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Digital Fridays!

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Published on Tue, 03/12/2013

In today’s world, technology moves at the speed of light. There are programs and websites created every day that promise to make your life easier/faster/more entertaining. But how can you tell what’s out there when everything is moving at the speed of light? “Digital Friday” is a new feature on the EmergingAmerica.org blog. One Friday a month, we will introduce a free online tool that is being used by history and social studies teachers to deepen students understanding of primary sources. Of course, we all understand that it’s not the tool that is most important - it’s the teaching. The tools we feature are carefully selected, tested and recommended by teachers to provide fun new ways to engage with primary sources. This week, we’re talking about ThingLink. This web-based online tool allows you to upload your own images and make them interactive. Are you familiar with how one might go to Google Maps when you want to find a restaurant in a new area, and as the cursor hovers over a spot on the map, a small information window will pop up? ThingLink allows you to create the same kind of pop-up windows on images that you upload to their website. You could use the windows to ask students critical questions about a particular part of a document. You could draw students’ attention to a particular point on a map. Or you could provide additional background information about someone who appears in a historic photograph. The possibilities are endless. Here is a ThingLink we created of an image we often use in our workshops. Move your cursor over the image and see what pops up. How might you use ThingLink in YOUR classroom? Want to know more about how to use ThingLink? Check out this video on YouTube.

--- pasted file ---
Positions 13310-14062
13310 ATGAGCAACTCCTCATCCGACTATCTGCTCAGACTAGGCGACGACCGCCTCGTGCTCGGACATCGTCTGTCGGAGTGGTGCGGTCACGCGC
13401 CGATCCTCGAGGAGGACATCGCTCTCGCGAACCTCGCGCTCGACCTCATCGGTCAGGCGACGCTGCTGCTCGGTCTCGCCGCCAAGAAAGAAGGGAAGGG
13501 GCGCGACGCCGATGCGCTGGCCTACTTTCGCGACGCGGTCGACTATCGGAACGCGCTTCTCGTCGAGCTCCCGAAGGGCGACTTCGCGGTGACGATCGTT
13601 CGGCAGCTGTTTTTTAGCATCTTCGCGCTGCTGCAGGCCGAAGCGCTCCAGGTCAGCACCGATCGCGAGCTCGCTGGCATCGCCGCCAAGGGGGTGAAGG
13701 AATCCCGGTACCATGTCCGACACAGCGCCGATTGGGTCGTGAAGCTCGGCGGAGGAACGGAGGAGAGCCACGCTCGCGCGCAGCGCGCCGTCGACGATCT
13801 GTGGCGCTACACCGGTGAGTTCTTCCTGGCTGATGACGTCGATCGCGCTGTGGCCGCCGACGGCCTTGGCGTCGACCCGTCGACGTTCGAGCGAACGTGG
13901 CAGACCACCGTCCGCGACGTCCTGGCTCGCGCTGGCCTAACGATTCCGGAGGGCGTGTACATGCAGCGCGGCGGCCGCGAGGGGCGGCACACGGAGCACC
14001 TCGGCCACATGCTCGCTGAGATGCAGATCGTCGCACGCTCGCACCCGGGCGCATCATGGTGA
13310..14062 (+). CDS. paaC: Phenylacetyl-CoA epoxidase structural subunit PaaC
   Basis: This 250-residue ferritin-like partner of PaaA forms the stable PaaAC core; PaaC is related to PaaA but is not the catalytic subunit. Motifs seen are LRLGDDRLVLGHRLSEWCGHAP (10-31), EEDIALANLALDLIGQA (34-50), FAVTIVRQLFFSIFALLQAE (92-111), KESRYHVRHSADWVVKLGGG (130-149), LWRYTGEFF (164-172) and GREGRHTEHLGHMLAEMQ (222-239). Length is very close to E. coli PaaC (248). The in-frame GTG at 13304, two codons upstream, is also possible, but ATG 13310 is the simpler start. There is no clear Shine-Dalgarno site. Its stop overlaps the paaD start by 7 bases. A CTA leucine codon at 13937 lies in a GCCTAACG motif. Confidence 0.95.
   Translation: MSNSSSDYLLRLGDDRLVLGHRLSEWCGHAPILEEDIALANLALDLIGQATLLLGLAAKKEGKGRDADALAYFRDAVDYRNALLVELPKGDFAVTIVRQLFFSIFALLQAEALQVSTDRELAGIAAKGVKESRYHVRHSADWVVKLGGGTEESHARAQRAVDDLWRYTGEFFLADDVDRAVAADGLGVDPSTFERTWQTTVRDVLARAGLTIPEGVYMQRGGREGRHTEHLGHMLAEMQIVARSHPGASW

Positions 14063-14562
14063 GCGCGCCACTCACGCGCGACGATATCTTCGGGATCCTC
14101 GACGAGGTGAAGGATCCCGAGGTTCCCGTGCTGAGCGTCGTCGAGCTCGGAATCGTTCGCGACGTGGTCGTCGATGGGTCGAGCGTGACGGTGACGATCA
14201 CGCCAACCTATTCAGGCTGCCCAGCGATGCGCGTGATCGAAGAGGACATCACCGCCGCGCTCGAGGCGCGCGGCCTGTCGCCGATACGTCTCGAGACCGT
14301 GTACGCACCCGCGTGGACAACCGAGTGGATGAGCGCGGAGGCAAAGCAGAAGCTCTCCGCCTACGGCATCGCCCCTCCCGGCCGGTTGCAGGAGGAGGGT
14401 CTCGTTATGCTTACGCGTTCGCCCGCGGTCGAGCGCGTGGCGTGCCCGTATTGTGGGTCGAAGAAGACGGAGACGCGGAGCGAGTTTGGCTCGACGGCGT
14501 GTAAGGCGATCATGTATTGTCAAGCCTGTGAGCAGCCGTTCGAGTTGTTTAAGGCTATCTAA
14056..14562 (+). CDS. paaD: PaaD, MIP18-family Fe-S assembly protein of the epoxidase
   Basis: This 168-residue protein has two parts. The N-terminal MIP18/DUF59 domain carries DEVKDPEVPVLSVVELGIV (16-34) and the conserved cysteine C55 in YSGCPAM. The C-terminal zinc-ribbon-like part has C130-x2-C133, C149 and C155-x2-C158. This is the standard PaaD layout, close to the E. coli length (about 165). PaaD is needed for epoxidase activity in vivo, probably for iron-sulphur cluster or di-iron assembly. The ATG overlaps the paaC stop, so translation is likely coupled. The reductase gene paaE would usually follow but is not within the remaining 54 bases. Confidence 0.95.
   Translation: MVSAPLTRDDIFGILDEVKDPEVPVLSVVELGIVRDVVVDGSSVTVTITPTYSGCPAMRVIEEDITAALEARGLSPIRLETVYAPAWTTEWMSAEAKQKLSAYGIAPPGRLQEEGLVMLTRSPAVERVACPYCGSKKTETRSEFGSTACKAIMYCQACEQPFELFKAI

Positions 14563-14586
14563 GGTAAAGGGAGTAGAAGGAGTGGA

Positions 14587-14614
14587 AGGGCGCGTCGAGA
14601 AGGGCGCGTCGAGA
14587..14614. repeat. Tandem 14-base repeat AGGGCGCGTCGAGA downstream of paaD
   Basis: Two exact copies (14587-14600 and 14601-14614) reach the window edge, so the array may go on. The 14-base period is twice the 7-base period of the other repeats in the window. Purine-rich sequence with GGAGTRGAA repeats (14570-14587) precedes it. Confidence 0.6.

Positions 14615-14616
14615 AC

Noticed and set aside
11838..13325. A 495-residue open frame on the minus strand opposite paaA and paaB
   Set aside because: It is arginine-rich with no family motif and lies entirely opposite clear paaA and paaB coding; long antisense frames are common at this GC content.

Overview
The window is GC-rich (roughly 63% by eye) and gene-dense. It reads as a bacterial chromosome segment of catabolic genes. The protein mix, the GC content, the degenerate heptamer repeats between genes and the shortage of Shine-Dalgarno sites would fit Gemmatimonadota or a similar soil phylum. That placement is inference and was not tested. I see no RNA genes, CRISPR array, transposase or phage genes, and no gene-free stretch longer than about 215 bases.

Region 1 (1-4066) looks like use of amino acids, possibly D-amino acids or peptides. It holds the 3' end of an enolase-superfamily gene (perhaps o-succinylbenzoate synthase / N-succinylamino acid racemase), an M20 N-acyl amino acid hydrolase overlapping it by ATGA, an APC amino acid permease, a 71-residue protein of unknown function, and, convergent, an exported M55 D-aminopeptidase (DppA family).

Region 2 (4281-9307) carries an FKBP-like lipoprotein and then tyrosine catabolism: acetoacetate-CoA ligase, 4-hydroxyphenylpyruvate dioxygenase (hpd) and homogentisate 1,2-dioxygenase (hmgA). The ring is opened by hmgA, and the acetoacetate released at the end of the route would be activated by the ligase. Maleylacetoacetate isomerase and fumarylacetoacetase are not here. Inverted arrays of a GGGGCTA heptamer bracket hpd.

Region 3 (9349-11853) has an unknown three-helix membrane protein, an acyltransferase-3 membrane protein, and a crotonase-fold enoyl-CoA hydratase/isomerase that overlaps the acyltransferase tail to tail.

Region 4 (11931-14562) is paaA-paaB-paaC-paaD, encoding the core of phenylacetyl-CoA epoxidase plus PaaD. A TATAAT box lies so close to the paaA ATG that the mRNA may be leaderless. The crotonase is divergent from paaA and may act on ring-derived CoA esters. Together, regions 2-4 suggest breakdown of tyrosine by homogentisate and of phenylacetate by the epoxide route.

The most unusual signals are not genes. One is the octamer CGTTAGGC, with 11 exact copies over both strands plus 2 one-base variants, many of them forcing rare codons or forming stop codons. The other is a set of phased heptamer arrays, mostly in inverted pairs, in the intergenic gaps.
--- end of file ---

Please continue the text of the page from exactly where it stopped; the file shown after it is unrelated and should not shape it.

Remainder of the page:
Rich Cairn

Director, Emerging America
Rich Cairn has directed the Emerging America program since 2006. Emerging America includes Library of Congress Teaching with Primary Sources Program at the Collaborative for Educational Services, and the National Endowment for the Humanities Landmarks of American History Institutes: "Forge of Innovation: The Springfield Armory and the Genesis of American Industry."